"Never pour beer over the officer who stopped you for
They're your experiences, and they're your lessons. In fact,
there are no wrong answers, as long as they're meaningful to
List how you'll use those lessons.
Learning a lesson is important, but even more important is
knowing exactly how you're going to put it to use in the
Write out a few simple scenarios describing how you'll
handle such experiences if (when) they happen again. How will
you change your actions so that you get the results you
You're creating a mini-database of solutions to
A salesman may not have an answer to an objection the first
time he hears it, but that night, if he's a good salesman,
he'll go home, write out an answer and practice it. Then, the
next time a prospect raises that objection, the salesman will
be ready. He'll never be surprised by the same thing twice.
You're doing the same thing by writing out the lessons
you've learned. Being unprepared the first time is no disgrace.
But if you're managing your mind properly, that same situation
will never find you unprepared again.
Go use some of those lessons.
Deliberately go out and look for opportunities to test your
It may have been a sales situation. If so, try your new
idea. Or maybe the problem had to do with supervising a worker,
teaching a student, or trimming a tree. Doesn't matter what it
was. Go out and try to duplicate the problem.
You want to check how good your solution is, and the only
way to do that is put it into action in the field.
Record your results.
Gather data. Write out the results you got when you tried
out your new idea.
Maybe it worked perfectly. Maybe it didn't. Either is okay,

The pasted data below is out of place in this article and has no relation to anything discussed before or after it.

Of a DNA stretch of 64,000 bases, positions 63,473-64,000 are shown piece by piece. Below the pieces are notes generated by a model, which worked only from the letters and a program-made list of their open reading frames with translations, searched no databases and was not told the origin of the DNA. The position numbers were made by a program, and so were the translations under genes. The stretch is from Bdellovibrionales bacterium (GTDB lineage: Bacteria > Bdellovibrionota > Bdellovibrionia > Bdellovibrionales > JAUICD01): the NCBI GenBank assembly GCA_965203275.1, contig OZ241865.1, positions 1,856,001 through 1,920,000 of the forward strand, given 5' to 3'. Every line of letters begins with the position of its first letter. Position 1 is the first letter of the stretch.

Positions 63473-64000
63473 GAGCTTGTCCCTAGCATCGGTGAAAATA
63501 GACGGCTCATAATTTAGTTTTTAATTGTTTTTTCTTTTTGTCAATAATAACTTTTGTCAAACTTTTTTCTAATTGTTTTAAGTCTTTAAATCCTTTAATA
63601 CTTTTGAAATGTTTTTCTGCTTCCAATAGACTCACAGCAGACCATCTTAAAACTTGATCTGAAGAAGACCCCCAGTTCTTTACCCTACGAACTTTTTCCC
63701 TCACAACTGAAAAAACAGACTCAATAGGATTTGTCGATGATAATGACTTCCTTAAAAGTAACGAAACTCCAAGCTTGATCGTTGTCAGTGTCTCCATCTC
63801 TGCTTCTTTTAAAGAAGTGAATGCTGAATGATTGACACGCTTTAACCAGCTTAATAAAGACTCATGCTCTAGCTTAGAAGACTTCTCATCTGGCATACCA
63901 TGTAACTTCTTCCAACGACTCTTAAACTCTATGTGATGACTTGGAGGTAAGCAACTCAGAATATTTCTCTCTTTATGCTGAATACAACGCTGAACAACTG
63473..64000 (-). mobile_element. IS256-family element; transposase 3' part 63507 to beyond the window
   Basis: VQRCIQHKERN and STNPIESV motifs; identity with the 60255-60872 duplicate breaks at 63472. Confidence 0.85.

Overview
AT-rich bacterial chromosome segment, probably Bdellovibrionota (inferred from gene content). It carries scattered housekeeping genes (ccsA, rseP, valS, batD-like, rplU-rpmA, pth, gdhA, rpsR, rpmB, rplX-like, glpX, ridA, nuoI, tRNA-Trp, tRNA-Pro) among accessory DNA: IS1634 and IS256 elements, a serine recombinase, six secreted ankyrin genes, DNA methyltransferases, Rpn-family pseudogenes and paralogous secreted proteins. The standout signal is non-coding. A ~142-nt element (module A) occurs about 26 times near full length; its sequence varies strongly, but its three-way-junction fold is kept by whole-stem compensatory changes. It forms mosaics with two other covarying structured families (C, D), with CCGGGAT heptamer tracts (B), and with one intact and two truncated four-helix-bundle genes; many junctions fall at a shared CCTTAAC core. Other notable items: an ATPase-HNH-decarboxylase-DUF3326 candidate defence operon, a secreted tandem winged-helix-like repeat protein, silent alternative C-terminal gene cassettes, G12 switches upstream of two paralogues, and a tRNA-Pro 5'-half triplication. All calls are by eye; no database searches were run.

because you're still experimenting. So just make a record of
what happened, and your evaluation.
Was it a total success? On a scale of 1-10, rate it a 9 or a
10. Was it just so-so? Give it a 5 rating. And if it was a
complete washout, be honest. Give your idea a rating of 1 or
Sharpen and polish your lessons.
If some of the new solutions you dreamed up didn't work
quite as well as you expected, try to improve them. Remember,
this is all just an experiment until you get the results you
Edison passed electricity through thousands of substances,
and nothing worked until he finally tried a carbonized human
hair. But when that tiny filament lit up, he knew that all
those countless hours were worth it.
Of course, he didn't stop there. He - and many other
researchers - kept on trying different materials, always
working toward a better result.
Edison was working to make a successful light bulb.
You're working to make a successful life. Keep
experimenting, and you'll create light in the most exciting
It's easy to spend time reviewing your successes. Anybody
can do that.
But when you start reviewing your failures and learning from
them, that's when you'll strike real gold.
Blocks Refusing to Budge? Business Going Nowhere? Charles
Burke's Sizzling Edge Report is dedicated to helping you find